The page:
Throwing mud at wall and Social CRM

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Social CRM can help companies overcome multiple challenges. Read further to learn more.

A few days back I got an SMS from a leading airlines’ training academy in India congratulating me on them shortlisting me for a career in airlines and hotels. I found it rather funny as after a decade in IT, neither do I have any interest in changing my profession nor I have applied for any such training. What was baffling to me was that I use the airlines quite often for my domestic travels and must have left my email address, phone and professional details with them a few times. So it was quite amusing that airlines don’t know what profession I am in and sent an SMS which made no sense at all.
When you think about it, it is not unusual and this is how most companies run their marketing campaigns. Collector outsources customer or prospects data like phone numbers, emails and sends some promotional material en -mass. Another word for it is marketing spam. And we know how bad and irritating spam could be. But companies sill keep doing it. This is a typical way of marketing; “throw some mud at the wall and hope some of it sticks.” Question is how effective is this kind of marketing technique! How much mud sticks to the wall? And doesn’t’ it does more harm than good! After all, nobody enjoys being woken up by a senseless marketing SMS on a weekend or having to wade through a pile of promotional spam emails while trying to get some personal work done.
When you think about the reasons for this, a couple of things come to mind, and, in my opinion, social CRM can be of help to companies in fixing these:

  1. Companies don’t make any effort to know about their customers or prospects.
  2. They don’t identify a point of need when a marketing message would make more sense.

I often get calls or emails from different departments of a bank that I have been using for a decade, asking me for information which they should already have but perhaps don’t have because either these calls are made by outsourced vendors or data is not shared across department silos. I know, you must be asking ” but what about CRM? “. And yes, what about CRM! Isn’t CRM supposed to make companies know about their customers! So why don’t they? Perhaps, because CRM is not backed by any customer-focused strategy and is used merely for operation automation. There is another aspect to this, which I believe is that such companies don’t really care. They don’t think that spam causes inconvenience to customers and damages their brand in the long term. Such companies have a very “inside-out” view and they think of customers as some kind of dehumanized targets and numbers in marketing or sales excel sheets. Social CRM provides a way where companies can learn more about their customers or prospects. Social CRM can only be a success when it is driven by an ‘outside-in’ thinking and strategy and I can argue that social CRM adoption program can act as a catalyst in changing how a company looks at its existing CRM practices. If companies genuinely listen and learn, they can find out the customers and communities who will be more receptive of the marketing message. E.g. airlines teaching academy will do good to identify a particular student base or online community and then engage them. A customer-focused CRM, and it is ironical that I have to emphasize on it, will enable companies ‘know’ about their customers regardless of which department is interfacing.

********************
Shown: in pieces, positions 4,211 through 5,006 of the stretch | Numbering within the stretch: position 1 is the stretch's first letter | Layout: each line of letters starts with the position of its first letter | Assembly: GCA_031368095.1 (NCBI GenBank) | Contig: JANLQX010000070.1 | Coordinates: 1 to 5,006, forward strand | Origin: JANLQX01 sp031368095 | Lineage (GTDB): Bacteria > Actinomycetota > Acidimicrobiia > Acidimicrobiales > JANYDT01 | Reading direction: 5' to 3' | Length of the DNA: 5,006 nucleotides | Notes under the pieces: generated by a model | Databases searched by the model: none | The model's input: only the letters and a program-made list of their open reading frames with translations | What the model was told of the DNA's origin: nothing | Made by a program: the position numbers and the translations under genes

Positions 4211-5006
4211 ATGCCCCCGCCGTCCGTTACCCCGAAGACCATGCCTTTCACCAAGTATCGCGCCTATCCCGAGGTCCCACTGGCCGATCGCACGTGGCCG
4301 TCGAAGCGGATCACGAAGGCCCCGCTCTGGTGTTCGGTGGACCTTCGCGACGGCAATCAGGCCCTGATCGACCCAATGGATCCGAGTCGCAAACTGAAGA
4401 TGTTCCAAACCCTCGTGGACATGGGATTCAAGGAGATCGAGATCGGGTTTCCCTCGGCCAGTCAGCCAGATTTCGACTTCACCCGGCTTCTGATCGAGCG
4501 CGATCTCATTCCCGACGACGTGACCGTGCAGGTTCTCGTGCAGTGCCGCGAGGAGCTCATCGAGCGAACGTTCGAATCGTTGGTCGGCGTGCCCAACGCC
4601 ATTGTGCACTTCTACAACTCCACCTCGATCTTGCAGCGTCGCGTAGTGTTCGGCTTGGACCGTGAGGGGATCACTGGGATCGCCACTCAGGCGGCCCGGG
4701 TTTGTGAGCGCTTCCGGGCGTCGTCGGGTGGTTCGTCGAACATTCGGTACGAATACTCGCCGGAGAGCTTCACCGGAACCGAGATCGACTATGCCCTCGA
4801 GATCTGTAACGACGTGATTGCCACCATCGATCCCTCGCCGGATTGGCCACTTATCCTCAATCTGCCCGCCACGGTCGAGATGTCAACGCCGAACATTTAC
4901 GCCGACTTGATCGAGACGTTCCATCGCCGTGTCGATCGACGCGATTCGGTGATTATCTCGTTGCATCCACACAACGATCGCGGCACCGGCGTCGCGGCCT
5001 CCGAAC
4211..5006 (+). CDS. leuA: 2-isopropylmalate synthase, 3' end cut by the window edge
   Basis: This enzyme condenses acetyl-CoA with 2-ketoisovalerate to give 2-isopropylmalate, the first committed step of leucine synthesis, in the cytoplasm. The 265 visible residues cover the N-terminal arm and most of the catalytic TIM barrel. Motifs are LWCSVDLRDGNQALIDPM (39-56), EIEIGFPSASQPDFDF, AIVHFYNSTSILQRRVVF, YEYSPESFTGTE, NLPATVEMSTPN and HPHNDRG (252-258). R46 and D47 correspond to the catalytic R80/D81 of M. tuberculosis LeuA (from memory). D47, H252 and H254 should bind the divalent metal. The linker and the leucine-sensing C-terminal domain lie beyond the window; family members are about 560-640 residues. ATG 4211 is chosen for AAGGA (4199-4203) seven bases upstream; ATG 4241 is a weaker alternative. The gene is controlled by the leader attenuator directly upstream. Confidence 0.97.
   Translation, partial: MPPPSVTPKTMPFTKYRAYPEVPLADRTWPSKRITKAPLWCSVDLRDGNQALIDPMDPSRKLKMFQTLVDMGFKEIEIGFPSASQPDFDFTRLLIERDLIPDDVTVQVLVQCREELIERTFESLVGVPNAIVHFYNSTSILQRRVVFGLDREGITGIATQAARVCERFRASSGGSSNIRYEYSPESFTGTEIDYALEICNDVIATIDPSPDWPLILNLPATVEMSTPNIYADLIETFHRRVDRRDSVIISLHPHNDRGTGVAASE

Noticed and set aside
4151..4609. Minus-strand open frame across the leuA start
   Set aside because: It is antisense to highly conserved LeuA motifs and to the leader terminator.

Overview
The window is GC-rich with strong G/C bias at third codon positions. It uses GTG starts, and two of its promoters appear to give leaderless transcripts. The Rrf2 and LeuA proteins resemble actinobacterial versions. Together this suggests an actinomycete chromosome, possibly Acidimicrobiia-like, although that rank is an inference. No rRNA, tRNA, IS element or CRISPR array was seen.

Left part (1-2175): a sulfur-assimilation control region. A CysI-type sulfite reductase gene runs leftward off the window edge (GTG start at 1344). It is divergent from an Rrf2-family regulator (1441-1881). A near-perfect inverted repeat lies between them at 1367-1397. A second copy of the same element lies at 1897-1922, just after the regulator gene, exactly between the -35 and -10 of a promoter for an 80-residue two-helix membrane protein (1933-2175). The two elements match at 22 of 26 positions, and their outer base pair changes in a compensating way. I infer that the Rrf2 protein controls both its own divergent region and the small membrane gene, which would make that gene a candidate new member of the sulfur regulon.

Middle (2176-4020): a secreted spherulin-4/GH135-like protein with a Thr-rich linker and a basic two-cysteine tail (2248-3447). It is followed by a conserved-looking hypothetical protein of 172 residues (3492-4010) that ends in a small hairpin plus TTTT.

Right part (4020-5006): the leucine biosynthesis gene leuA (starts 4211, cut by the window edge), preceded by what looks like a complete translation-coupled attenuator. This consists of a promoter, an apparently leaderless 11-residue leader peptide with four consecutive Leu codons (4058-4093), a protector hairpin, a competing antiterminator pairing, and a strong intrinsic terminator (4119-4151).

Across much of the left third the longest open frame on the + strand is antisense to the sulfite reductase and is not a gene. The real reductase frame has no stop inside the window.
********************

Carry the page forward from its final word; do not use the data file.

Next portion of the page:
Coming to the second point of identifying the point of need. It is quite logical that a marketing message would be more effective when it is delivered near the point of need. E.g. I would not mind a hotel or travel company sending me messages when I am planning for the trip or I am on a trip. With more and more people coming on the social web including channels like Twitter, companies have a chance to tap into conversations and identify the point of needs. But an important thing will be how they do this. If they still try to blast users with on- your- face marketing lingo, it will backfire and there are many examples of it already. Social CRM tools can help companies in reaching prospective customers near the point of need but again these tools will not help much if the emphasis is on a standardized marketing response and not genuinely on the customer and his needs.
The fact is that companies need to promote and market their wares. Social Web provides a better way of doing this. But for this to be effective, companies need to change their traditional way of marketing thinking. They need to become centered about customers, prospective customers, and their experiences. In a world where customers are becoming smarter and more knowledgeable and can sometimes switch products or services by the click of a mouse, old ways of in-your-face, spam everyone, marketing will not work.
Remember, if you throw mud at the wall, some of it might stick, but you will end up dirtying yourself too.

 

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